I have stayed out later than I should have, and gone out with people I knew it wouldn’t work with, and forgiven people I shouldn’t have given a second chance. I have run farther than I should have, against advice, I have worked on projects I was told were hopeless. I have drunk near gallons of coffee past 7 pm. As a result, I have gotten overuse injuries, had whole projects scraped, and laid awake in bed wondering why the hell I needed a large black coffee at 7 pm anyhow. And honestly that is just the tip of the iceberg.

Here’s the thing—

Be it your 7 pm coffee or something much, much bigger, some mistakes are worth making.

Maybe it is a mistake to get up at 2 am and drive to try and catch the Northern Lights the night before you have to work. Maybe you’ll regret it in the morning. Maybe not though.

Maybe it is a mistake to pursue a relationship with someone you know is probably not the best choice. Maybe you’ll regret it in a year. Maybe you’ll regret it tomorrow.

Maybe you shouldn’t try climb that mountain, or hike that hike alone. Maybe you shouldn’t stay out late, and you should’ve gone to bed. Maybe you should’ve planned better or paid more attention, maybe you shouldn’t have invested so much in that particular person.

But maybe not—

If you didn’t make any mistakes, what kind of stories would you have to tell? And I know I’ve made mistakes, everyone has, but I don’t regret staying out too late, or drinking too much coffee, or blowing off sleep to look at the stars. I don’t regret some of the bigger mistakes too.

So you know what? Make your mistakes, because they are yours. You get to make mistakes, and you get to show up to class hungover, and you get to date boys your friends don’t like, and eat too much pizza, and blow off studying sometimes. You get to get lost in the woods and pull yourself out, and you get to have hard moments completely of your own creation.

Make the mistake. Some mistakes are worth making. And maybe some mistakes are not even really mistakes at all.

 

How to Have a Bad Camping Trip

It’s not exactly a secret that camping, hiking, and road tripping have highs and lows. The feeling when you reach the top of the mountain is great, but first you had to climb it. And by climb it, I mean probably go a few days without a shower, scrape yourself up quite a bit, make a lot of mistakes, get in arguments with your group members, and probably get pretty lost too.

Good camping trips have bad moments, and even “bad trips” have good moments too.

So what can lead to a bad trip, and how can you avoid it?

Not being involved in planning

One of the things that I have seen negatively affect several people’s trips is not doing any planning and “just tagging along”. If you don’t know what the plan is or where you’re going, you might miss out on things you wanted to do, or end up doing more than you wanted. And if you didn’t help make the plan, or at least know the plan, you aren’t going to be as invested in said plan.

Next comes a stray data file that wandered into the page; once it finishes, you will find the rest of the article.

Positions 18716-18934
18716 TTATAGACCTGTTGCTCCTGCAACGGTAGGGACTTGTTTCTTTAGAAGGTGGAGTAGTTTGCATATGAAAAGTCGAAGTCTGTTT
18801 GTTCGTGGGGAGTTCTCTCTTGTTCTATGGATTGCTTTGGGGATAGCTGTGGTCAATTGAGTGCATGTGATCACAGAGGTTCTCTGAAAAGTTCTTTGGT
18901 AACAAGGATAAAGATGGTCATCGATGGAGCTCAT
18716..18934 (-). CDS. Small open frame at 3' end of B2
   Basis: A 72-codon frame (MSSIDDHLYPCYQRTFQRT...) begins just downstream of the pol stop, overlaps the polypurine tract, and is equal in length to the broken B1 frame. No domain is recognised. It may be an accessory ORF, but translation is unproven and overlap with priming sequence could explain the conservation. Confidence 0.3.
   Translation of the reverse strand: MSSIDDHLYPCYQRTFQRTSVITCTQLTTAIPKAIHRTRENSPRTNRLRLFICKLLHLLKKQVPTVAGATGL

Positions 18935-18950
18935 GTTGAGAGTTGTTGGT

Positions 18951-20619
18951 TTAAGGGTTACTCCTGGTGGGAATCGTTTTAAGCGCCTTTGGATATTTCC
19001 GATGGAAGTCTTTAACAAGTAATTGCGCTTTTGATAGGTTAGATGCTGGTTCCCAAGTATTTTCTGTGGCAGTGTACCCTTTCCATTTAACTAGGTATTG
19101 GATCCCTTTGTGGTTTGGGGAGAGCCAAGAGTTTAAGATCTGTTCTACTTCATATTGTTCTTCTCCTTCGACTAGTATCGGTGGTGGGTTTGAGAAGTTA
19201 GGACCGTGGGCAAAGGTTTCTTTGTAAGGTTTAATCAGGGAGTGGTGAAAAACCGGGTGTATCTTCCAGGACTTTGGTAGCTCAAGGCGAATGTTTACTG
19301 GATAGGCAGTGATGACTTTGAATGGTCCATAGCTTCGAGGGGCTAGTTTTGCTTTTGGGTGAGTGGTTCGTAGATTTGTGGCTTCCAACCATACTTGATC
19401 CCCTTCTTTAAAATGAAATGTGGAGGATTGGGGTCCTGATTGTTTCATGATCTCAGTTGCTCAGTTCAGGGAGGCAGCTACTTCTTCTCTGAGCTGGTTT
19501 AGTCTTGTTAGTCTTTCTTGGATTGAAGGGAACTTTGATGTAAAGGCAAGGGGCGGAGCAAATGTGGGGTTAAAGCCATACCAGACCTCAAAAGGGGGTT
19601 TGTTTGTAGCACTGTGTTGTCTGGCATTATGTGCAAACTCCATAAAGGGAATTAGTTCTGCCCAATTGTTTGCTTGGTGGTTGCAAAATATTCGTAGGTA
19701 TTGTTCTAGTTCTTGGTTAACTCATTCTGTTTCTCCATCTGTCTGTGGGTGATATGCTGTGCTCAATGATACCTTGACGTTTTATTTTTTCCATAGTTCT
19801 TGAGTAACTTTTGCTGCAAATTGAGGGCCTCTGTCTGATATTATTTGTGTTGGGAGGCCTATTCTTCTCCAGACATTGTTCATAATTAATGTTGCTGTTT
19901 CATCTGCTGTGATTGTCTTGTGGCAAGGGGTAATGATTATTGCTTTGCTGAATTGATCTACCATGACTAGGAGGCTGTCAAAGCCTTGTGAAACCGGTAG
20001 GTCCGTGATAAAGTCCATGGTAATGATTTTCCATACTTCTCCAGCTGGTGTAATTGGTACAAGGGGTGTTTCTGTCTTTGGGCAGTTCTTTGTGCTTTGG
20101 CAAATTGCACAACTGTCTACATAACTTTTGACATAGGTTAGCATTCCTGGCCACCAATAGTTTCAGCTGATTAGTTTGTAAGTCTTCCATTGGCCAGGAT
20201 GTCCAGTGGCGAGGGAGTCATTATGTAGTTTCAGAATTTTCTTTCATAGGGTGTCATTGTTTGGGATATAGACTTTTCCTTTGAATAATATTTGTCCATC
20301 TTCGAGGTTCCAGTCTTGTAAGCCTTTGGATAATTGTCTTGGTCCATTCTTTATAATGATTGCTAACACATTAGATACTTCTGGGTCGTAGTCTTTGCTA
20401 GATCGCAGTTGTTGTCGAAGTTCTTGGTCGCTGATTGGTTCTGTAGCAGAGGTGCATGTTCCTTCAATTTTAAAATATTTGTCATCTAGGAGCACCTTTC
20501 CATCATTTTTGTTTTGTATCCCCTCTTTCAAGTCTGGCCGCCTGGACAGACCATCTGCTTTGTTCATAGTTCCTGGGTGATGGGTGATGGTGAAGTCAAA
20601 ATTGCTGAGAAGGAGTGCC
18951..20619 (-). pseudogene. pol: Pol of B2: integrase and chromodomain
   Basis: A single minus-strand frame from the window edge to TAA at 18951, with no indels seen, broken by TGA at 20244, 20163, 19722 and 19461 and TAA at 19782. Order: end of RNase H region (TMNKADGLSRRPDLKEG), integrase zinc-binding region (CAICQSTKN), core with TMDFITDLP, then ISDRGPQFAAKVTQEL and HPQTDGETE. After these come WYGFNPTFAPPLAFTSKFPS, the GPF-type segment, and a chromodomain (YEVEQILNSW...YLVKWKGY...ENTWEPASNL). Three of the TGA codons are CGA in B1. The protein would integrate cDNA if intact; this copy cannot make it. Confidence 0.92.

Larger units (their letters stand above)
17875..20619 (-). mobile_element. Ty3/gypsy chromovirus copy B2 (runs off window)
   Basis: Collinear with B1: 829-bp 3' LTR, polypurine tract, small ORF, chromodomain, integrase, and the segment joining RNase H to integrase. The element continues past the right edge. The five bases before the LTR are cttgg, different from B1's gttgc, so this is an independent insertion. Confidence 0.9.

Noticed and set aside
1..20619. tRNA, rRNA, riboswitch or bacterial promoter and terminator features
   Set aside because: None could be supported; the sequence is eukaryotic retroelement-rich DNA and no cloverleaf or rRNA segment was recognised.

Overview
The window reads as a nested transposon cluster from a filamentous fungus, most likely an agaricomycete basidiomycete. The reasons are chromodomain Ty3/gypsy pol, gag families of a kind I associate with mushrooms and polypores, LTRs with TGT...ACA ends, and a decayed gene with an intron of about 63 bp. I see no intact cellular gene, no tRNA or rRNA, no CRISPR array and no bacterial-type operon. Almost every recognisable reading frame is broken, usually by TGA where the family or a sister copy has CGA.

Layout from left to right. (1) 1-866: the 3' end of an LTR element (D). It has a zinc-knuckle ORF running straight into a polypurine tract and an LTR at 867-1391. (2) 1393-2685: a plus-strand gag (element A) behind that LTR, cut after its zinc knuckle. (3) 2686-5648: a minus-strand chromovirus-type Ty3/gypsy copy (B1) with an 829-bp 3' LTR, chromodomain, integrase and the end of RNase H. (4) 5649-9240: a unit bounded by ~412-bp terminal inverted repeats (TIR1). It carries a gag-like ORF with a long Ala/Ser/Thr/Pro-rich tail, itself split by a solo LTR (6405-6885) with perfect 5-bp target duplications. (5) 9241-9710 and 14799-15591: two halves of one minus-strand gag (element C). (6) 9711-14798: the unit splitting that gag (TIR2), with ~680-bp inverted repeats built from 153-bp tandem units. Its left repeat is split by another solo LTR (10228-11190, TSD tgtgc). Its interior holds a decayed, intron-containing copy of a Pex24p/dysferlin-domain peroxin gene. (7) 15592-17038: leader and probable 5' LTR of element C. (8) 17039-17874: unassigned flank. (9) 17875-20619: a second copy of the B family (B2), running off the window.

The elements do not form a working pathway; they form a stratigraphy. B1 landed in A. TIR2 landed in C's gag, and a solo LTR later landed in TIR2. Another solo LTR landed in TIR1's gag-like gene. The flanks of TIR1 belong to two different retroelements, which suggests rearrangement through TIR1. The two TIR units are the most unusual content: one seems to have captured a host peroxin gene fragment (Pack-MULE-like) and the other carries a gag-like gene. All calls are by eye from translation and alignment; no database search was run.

An easy fix to this is to, at the very least, know a rough itinerary. Better yet, actually get involved and collaborate with the people who are making the plan. I have found that sitting down, face to face, and telling people the things that you want to do or don’t want to do works best.

Being too involved in planning

This is a trap that I usually fall into—I am known for making an elaborate plan, down to the hour, running it briefly by other group members, and then getting frustrated when parts of that plan fall through. Realistically, you can’t plan for everything, and you have to be adaptable to have a good time.

Besides, as much as I love planning down to the hour, some of the best adventures I have had have been unplanned and spontaneous.

Expecting things to go smoothly

If you expect your entire trip to go off without a hitch, you’re a whole lot more likely to be upset when things go wrong. You can plan ahead for things that might happen—print out maps for when you lose cell service, bring extra food and socks, have a first aid kit—and all of that is a good idea, but that’s not really what I am getting at.

Having a backup plan doesn’t grantee that you won’t be in a situation you didn’t plan for. And that’s fine—just know that you are probably going to reach a point where you have to deal with something you didn’t expect. As long as you are okay with things going wrong here and there, and know that it is going to happen, those road bumps won’t seem so big.

Expecting things to go poorly

Recently, I went on a camping trip that I thought for sure I was going to hate. And for a while I was right—it was 90 degrees, I was trying to keep track and take care of people, lift heavy boxes, and take photos all at the same time. For the first day, I didn’t have any fun.

I realized halfway through that the reason things were going poorly was because I expected them too. Even before I showed up, I had already told people what a drag I thought this was going to be. Of course I was having a bad time—I had already decided too.

Once I realized that I was having a bad time because of my own attitude, things got a lot better—time passed quicker, I was more engaged and less tired, and I ended up having a pretty good time!

So the moral of the story? Attitude makes a huge difference .

Not doing any research

Spontaneous trips are fun, but not knowing the area you are traveling to can be more stressful than anything else. It’s good to know what campgrounds are in the area, what gas stations are around and open, what the terrain of the trails is, and what wildlife you need to be aware of. 

Not taking time for you

Even when traveling with a group of people it is important to take time for yourself. Take the time to be alone for a second, take the time to make your coffee in the morning, and take the time to see the things you want to see.

Having a second to catch your breath can change your outlook on an entire trip.